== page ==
Recreate Auditorium Experience: Explaining further, Smitha says that in terms of the arangetram itself, they have tried to recreate almost all the elements of an “auditorium experience”. “Firstly, we decorated our dance floor (within the premises of our academy) in a manner that replicated what one would see on stage. In our pre-pandemic arangetrams, the prayer/ invocation song would usually be rendered by a group of our own students (children who learn music at Varna). Keeping in mind COVID protocols, we avoided a group and instead had the prayer song rendered by Kum. Sreya Masilamanian, daughter of our faculty Bharagavi Parameswaran.”
Smitha says that there is also usually a small pooja ceremony before the commencement of each arangetram. “This was also done, with the help of a close family member; ensuring that most people who participated in the virtual event were from “within our bubble”; thus, reducing outside interaction. We also made sure that at any given time, only those whose presence was absolutely mandatory remained in the premises. Needless to mention, constant sanitising was carried out. Except those in front (for the most part, the dancer Ramya Hasini herself) of the camera, the rest of us were always ‘Double masked’,” says Varna Arts Academy founder.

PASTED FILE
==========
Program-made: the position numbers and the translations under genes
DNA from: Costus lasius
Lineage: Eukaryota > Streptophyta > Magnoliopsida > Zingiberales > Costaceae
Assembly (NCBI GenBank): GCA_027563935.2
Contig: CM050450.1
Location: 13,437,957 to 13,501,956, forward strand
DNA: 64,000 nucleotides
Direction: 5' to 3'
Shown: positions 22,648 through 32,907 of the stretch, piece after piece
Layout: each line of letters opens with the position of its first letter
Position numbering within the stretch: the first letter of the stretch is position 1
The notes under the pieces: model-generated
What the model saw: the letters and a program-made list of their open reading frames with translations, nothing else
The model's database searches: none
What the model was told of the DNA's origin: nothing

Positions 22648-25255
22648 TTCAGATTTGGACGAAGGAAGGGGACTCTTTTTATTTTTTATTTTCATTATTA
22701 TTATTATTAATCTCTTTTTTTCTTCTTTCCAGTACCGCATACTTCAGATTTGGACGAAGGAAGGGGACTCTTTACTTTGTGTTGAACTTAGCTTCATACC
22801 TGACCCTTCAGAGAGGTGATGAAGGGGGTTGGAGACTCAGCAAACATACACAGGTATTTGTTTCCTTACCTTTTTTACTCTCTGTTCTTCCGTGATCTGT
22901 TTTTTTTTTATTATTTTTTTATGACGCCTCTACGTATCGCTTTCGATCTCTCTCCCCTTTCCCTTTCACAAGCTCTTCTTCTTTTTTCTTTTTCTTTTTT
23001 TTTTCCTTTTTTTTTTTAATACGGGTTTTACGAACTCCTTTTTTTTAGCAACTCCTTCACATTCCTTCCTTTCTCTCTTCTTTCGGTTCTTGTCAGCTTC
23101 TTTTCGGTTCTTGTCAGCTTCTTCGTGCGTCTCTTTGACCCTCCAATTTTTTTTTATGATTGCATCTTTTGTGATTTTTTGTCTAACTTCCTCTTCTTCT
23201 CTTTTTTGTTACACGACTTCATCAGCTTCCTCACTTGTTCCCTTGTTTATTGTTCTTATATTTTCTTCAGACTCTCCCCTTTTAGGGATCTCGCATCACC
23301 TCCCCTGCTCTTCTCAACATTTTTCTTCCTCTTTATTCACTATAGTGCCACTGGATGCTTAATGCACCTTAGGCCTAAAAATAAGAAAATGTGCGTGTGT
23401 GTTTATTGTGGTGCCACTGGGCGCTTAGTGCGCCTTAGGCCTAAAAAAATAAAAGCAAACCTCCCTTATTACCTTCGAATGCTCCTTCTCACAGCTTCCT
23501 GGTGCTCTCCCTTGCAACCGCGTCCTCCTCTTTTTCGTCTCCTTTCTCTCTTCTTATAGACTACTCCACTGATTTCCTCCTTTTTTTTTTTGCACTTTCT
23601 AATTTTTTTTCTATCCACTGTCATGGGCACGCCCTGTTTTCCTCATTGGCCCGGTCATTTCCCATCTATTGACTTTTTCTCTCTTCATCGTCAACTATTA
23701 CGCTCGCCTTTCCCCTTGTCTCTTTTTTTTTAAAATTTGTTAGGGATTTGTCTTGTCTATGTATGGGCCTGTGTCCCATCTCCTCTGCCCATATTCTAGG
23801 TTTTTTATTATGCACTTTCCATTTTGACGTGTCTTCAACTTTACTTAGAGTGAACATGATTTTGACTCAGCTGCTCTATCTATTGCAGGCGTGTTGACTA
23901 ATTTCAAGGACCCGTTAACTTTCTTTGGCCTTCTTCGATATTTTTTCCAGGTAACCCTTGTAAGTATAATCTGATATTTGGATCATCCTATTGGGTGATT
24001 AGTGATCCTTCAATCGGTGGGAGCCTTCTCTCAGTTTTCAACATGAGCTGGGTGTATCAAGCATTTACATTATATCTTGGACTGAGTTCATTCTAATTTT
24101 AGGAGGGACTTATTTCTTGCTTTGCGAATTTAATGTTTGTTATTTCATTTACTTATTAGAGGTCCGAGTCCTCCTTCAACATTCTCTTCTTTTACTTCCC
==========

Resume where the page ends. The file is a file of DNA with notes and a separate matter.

Student of Rajeswari Sainath adds that they also had the traditional Guru Pooja ceremony, where Hasini offered Tamboolam to her gurus, in the presence of her parents. “All in all, it was a complete arangetram; replete with all the elements that go into it. Only a large gathering of audience was avoided. This (the audience) will be virtual and the event will be watched by a global audience from the safety of their homes,” says Smitha.
Ramya Hasini to take make online debut: Giving details of the online arangetram student, Smitha says that it is Vanama Sai Ramya Hasini (daughter of V Madhuri & V Murali Krishna), Class X student. “Ramya Hasini has been learning from us for a few years now. She is also a budding musician. Practicing through the pandemic has been a test of her dedication and she displayed a maturity far beyond her years; patiently braving poor internet, lack of personal interaction with Gurus and the uncertainty brought by the pandemic – all the while staying focussed on her practice,” she says quickly adding that the arangetram will be telecast within the coming fortnight.